• Judge Willett, in dissent, noted that “[a]rresting someone under a stop-and-identify law is constitutionally dubious.” Quoting the Supreme Court’s standard analyzing such arrests, Judge Willett opined, “Trooper Curlee had to ‘point to specific and articulable facts’ that, ‘taken together’ with their ‘rational inferences,’ would warrant a reasonably cautious person to believe that Kokesh was involved in ‘criminal activity.’ If Trooper Curlee can do so, then he could have constitutionally demanded Kokesh’s identification papers. If he cannot, then he may have violated Kokesh’s clearly established rights. This is the very fact dispute that the district court found. And because it might affect the outcome of Kokesh’s Fourth Amendment claim, it is material.” Addressing the majority’s reliance on body-cam footage to resolve the factual issue, Judge Willett found, “I’ll admit that the bodycam shows Kokesh out of the truck and standing next to Gizzarrelli when Trooper Curlee first arrived. But reasonable suspicion does not persist forever. It lasts only for the ‘time needed’ to dispel it. And when Trooper Curlee dispelled it is the central question in this case.” Finding that the use of the body-cam footage led the majority to make inferences in favor of the officer, rather than in favor of the plaintiff as required under the review standard, Judge Willett would have affirmed the district court’s denial of summary judgment. “[B]y rationalizing Trooper Curlee’s actions the majority opinion draws inferences the wrong way and exceeds our jurisdiction to boot. And the rationalizations are rather feeble at that. Even assuming that some or all of them amount to crimes, reasonable suspicion requires articulable facts. A hunch that a suspicious-looking character surely must be violating some law in some criminal code somewhere is not good enough.”
    • Judge Willett went on to discuss the majority’s foundational holding, that the officer had reasonable suspicion to arrest the plaintiff when the plaintiff refused to show his identification: “Police are free to approach individuals and ask questions, ask for identification, or even ask to conduct a search. They may do it with no suspicion at all. What keeps these pre-reasonable-suspicion requests constitutional? Police cannot require compliance. Individuals are free to decline the officers’ requests or otherwise terminate the encounter. But under the majority’s view, there’s a catch. As of today, if a vehicle passenger invokes his right not to comply with an officer’s pre-reasonable-suspicion requests, then that gives the officer what he lacks: reasonable suspicion. Add in a stop-and-identify statute like Louisiana’s, and an officer now has a constitutional basis to demand identification on pain of arrest. The passenger can avoid arrest only by complying with the officer’s request for identification, which, of course, is the very kind of forced compliance that the Fourth Amendment guards against. That cannot be reasonable under the Constitution.” (Internal footnotes and quotation marks omitted).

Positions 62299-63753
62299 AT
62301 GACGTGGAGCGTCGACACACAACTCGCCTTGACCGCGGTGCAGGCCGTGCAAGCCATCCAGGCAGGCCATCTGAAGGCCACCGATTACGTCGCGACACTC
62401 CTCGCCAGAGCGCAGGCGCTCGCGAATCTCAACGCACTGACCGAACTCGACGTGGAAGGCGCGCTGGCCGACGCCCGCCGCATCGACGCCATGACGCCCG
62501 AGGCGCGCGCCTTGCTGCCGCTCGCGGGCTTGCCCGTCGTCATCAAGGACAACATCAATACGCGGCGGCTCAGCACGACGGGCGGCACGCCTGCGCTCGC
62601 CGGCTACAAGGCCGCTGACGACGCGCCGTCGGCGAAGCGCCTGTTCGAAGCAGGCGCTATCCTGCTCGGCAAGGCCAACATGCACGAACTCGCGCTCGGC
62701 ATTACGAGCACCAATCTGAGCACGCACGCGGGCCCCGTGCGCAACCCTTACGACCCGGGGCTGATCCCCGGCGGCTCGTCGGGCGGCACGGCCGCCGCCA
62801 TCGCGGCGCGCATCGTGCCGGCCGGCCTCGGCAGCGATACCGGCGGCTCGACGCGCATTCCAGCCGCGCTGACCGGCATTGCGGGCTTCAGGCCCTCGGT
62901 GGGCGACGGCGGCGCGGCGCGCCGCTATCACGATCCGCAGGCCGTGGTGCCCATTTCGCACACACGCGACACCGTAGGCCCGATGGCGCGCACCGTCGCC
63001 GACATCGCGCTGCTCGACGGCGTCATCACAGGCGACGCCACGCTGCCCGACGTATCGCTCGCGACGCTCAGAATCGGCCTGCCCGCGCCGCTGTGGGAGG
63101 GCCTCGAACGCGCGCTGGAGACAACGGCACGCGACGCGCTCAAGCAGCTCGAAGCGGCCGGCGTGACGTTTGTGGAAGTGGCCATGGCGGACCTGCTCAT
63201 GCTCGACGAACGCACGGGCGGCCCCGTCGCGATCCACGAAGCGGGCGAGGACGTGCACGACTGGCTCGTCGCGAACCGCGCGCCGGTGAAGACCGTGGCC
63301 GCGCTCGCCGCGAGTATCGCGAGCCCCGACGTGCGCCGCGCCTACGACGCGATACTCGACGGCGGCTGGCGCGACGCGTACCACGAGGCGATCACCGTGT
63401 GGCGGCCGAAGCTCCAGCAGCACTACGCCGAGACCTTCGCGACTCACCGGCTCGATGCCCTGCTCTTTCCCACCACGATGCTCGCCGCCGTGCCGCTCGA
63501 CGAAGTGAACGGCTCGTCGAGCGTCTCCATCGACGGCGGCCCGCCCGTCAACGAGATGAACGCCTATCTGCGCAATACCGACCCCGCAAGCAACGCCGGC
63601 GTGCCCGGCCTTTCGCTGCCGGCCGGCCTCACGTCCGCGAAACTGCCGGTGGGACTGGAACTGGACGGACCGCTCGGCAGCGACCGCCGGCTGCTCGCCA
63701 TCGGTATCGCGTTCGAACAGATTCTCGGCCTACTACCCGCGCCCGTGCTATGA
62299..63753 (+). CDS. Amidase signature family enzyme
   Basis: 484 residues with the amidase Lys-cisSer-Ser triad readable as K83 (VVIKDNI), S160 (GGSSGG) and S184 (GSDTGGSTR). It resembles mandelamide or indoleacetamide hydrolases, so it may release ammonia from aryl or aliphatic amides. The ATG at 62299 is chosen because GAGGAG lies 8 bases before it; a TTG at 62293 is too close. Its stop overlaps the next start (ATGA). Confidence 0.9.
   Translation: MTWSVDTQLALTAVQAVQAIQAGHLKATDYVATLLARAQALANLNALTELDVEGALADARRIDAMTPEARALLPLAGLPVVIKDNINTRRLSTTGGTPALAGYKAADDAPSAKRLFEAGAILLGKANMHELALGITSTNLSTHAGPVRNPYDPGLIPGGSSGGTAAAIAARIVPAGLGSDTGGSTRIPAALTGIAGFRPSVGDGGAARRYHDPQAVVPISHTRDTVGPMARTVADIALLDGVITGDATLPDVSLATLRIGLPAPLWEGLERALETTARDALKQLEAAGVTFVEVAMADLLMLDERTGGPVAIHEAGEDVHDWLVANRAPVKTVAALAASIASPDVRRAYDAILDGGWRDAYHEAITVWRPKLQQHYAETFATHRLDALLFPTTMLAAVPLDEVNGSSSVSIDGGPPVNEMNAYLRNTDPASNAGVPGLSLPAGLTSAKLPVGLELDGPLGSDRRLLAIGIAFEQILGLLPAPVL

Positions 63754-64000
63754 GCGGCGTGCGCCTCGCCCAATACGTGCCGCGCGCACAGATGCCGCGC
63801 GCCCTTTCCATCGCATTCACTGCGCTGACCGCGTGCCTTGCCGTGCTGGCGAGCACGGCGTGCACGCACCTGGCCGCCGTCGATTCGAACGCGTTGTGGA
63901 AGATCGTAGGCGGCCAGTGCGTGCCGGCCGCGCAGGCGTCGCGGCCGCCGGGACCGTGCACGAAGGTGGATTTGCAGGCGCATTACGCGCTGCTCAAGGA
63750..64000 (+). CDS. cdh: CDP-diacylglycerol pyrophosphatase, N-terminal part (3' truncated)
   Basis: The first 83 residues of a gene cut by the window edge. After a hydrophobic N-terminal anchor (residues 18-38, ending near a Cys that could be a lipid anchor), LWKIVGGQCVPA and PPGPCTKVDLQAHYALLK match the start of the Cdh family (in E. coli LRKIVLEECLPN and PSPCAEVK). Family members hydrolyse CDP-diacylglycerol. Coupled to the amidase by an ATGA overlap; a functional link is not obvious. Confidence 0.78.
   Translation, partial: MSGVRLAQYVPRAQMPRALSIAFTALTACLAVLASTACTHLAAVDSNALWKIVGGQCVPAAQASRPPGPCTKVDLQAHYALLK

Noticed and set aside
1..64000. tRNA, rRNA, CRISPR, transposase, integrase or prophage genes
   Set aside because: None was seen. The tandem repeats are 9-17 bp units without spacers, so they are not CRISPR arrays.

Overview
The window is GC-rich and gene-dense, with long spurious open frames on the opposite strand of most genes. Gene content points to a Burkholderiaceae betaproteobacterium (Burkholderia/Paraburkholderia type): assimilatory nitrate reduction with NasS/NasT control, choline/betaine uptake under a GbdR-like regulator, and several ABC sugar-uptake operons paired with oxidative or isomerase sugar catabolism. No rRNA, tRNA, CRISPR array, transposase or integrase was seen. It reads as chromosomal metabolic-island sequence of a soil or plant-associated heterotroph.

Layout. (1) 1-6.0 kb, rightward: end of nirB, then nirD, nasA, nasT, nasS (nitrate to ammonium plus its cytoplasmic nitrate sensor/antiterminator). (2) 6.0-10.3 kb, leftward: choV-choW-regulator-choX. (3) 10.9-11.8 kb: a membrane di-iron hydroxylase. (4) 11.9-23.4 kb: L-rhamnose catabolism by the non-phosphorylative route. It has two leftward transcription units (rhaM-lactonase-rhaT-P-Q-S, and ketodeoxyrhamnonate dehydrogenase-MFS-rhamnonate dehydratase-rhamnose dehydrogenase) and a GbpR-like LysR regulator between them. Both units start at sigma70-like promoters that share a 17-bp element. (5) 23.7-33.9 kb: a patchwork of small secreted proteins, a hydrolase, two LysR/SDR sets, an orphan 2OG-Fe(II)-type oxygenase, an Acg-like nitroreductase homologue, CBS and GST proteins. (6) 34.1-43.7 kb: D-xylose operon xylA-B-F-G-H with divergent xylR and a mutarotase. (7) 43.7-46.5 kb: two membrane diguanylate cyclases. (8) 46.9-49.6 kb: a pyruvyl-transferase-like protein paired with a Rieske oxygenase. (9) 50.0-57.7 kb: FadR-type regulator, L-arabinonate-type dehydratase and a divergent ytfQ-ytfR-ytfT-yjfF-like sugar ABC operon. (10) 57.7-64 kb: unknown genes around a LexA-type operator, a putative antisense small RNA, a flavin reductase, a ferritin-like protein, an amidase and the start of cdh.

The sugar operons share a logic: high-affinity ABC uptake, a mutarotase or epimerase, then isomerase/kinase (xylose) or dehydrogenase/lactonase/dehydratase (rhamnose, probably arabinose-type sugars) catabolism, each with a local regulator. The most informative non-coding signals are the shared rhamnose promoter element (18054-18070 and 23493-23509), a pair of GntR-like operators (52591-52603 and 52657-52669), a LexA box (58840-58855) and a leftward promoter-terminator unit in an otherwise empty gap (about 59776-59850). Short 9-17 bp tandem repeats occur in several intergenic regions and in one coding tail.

• U.S. v. Jackson, 19-30814, appeal from E.D. La.
    • per curiam (Smith, Stewart, Graves), habeas corpus
    • Affirming denial of § 2255 petition challenging 270-month sentence on conviction of conspiracy to commit sex trafficking of children and obstruction and attempted obstruction of enforcement of statute.
  • U.S. v. Smith, 21-30095, appeal from W.D. La.
    • per curiam (Smith, Stewart, Graves), criminal
    • Granting Anders motion to withdraw, and dismissing appeal.
  • U.S. v. Alexander-Juarez, 21-40125, appeal from S.D. Tex.
    • per curiam (Smith, Stewart, Graves), criminal
    • Granting Anders motion to withdraw, and dismissing appeal.